Whale and dolphin watching in their natural environment is becoming increasingly popular. Since the early 1990s, the economic activity generated by this form of nature watching has registered double-digit growth rates worldwide and currently 9 million people a year travel to watch these marine mammals. Whale watching also helps to raise environmental awareness – provided that it takes place in a properly regulated and ecologically sound context.

 

But at the same time, whale watching is a billion-dollar business. And in the Canary Islands, the sudden expansion taking place in this industry is arousing certain misgivings. The record holder is currently Tenerife, where over a million whale watchers a year are ferried out to see the animals. And due to the number of whale watching tours, approaching 20,000 per year, the populations most acutely affected by tourism are the animals living there.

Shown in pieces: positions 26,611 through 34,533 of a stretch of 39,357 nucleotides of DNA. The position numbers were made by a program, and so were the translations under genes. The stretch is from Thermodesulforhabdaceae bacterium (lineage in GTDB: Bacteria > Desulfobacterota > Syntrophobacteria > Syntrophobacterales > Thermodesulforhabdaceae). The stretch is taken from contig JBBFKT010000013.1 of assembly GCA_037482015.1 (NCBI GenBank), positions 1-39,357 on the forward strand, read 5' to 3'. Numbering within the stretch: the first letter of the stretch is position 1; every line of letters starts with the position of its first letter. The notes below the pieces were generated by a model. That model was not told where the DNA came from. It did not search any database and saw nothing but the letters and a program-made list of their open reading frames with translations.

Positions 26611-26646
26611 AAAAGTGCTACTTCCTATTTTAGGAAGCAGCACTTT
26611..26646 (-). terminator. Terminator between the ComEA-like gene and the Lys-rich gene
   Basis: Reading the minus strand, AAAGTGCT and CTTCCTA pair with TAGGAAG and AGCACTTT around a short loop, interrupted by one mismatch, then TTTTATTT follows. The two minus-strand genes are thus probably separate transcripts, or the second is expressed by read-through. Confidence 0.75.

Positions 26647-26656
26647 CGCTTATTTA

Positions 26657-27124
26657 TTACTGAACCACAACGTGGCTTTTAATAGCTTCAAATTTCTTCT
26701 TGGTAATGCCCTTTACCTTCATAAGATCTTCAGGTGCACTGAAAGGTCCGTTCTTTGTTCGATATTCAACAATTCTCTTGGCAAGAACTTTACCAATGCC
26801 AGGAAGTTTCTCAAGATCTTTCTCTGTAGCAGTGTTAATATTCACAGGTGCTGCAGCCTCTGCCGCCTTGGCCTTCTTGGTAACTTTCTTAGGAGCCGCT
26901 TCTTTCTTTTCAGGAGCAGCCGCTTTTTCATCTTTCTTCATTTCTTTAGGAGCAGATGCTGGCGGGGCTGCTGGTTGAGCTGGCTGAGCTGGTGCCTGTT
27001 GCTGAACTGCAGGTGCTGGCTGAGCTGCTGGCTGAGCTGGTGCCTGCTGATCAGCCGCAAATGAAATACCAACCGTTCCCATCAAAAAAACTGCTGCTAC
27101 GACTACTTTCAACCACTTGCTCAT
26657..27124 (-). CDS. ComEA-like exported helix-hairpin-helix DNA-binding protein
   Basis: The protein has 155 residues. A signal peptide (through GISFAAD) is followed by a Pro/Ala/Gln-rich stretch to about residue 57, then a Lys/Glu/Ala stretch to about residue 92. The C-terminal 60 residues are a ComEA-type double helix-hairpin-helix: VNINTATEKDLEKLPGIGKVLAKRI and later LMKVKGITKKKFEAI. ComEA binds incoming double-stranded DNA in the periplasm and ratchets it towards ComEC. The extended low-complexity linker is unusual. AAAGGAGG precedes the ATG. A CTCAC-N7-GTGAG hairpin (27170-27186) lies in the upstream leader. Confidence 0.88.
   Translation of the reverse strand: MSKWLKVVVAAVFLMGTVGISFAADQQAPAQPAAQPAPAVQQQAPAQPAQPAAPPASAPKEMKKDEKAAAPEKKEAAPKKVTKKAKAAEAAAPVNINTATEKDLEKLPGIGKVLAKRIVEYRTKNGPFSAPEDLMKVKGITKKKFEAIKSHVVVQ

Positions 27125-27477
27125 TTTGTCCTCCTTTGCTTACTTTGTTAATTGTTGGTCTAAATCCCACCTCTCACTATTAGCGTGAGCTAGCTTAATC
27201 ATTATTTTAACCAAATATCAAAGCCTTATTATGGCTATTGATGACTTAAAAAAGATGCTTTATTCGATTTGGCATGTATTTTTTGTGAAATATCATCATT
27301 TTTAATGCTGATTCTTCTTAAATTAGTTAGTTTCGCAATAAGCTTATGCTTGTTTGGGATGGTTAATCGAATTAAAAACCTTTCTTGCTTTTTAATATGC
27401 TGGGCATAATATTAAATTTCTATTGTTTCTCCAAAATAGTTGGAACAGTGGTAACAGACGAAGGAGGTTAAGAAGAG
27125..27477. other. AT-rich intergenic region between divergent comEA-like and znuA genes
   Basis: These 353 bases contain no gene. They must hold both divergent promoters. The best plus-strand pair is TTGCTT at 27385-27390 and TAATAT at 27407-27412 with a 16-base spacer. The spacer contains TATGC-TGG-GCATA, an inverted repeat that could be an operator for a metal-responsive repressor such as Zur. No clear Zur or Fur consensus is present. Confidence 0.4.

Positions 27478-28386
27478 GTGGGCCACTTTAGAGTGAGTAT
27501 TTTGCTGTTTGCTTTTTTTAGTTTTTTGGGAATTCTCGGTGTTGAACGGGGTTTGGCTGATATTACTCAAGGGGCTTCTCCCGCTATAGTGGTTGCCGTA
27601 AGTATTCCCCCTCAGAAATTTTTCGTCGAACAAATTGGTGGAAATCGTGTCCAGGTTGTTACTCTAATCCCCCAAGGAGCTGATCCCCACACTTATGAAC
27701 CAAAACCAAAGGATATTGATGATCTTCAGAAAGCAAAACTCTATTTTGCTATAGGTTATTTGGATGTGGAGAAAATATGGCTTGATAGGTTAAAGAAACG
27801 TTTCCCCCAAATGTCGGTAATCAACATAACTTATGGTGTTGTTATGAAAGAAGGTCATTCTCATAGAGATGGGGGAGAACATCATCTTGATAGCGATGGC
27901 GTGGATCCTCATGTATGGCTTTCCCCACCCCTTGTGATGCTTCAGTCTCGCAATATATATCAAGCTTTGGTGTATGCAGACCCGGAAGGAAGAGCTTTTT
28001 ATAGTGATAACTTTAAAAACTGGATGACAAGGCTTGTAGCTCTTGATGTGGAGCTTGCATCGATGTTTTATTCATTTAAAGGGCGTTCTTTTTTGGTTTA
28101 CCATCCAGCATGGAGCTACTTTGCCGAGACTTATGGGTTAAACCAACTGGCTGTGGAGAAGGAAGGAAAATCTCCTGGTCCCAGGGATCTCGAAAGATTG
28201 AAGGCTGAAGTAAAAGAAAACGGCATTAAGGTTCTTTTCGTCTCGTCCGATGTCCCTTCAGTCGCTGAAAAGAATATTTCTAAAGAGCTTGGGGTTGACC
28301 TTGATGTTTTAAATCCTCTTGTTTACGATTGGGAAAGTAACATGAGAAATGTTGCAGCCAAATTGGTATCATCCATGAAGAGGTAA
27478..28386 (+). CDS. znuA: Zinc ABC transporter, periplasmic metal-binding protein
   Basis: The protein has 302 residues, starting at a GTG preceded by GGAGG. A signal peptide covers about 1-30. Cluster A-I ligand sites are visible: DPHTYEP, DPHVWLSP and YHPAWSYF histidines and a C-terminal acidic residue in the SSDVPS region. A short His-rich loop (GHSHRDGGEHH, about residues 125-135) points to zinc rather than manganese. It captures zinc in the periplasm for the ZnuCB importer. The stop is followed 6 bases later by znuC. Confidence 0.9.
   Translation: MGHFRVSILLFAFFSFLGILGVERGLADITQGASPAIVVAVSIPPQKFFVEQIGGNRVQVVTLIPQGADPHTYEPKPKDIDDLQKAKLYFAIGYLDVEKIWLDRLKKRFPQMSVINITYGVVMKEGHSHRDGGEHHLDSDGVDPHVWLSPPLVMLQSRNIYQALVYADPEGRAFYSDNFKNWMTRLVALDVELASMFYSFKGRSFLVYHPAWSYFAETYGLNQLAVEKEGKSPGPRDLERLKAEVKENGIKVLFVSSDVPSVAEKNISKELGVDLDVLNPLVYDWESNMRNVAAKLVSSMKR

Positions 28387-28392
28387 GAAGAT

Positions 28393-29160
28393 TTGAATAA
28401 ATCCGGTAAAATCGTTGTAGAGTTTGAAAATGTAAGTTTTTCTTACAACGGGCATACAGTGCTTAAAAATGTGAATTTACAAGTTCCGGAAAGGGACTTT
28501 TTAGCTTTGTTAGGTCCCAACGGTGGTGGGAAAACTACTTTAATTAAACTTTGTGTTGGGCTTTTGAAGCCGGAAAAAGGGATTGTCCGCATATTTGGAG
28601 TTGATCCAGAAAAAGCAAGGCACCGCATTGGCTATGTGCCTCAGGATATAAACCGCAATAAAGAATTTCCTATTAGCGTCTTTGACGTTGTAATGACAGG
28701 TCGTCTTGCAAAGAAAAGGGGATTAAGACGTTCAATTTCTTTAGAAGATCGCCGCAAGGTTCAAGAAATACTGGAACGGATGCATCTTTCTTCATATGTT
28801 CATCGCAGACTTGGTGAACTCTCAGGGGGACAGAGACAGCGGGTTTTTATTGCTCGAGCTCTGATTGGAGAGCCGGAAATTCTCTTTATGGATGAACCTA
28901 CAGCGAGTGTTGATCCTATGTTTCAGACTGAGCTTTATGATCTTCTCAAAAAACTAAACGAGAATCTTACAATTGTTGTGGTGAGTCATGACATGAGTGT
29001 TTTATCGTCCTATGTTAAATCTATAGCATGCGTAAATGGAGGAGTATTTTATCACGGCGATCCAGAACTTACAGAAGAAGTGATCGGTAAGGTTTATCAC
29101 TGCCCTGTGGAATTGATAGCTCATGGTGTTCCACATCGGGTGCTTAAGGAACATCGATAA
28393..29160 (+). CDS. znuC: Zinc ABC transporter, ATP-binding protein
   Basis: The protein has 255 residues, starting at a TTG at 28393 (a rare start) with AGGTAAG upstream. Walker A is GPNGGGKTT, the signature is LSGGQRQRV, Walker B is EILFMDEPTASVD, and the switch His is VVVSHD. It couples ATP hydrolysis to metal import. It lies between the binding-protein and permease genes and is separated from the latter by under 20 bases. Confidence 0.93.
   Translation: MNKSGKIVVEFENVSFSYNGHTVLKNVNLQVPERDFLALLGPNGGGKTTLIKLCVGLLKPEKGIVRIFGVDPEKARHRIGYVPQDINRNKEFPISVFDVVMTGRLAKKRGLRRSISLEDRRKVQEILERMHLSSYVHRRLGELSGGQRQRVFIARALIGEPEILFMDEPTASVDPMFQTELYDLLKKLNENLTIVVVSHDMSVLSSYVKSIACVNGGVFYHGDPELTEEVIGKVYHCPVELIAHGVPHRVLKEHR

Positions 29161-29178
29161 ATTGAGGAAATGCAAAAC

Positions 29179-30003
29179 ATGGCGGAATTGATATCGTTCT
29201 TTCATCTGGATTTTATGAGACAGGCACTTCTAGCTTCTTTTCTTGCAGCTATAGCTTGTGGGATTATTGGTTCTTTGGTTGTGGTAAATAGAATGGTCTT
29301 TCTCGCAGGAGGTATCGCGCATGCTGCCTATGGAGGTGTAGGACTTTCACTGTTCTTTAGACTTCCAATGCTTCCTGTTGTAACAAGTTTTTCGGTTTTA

Although the Canary Islands Government passed a law in 1996 to regulate the boat trips, specifying a code of conduct in the vicinity of whale and dolphin schools, so far this has had little effect. However the authorities are making continued efforts, in co-operation with tour promoters, scientists and various organisations, to reverse this negative image.

 

Given the present increase in tourism on La Gomera, here too there is a fear that uncontrolled expansion of whale watching tours will be manifestly detrimental to the regional ecology and to marine life. The non-profit association M.E.E.R. e.V. has initiated the project M.E.E.R. La Gomera to campaign for encounters between humans and whales to take place in a spirit of respect and consideration.

 

 

Research in support of environmentally sound tourism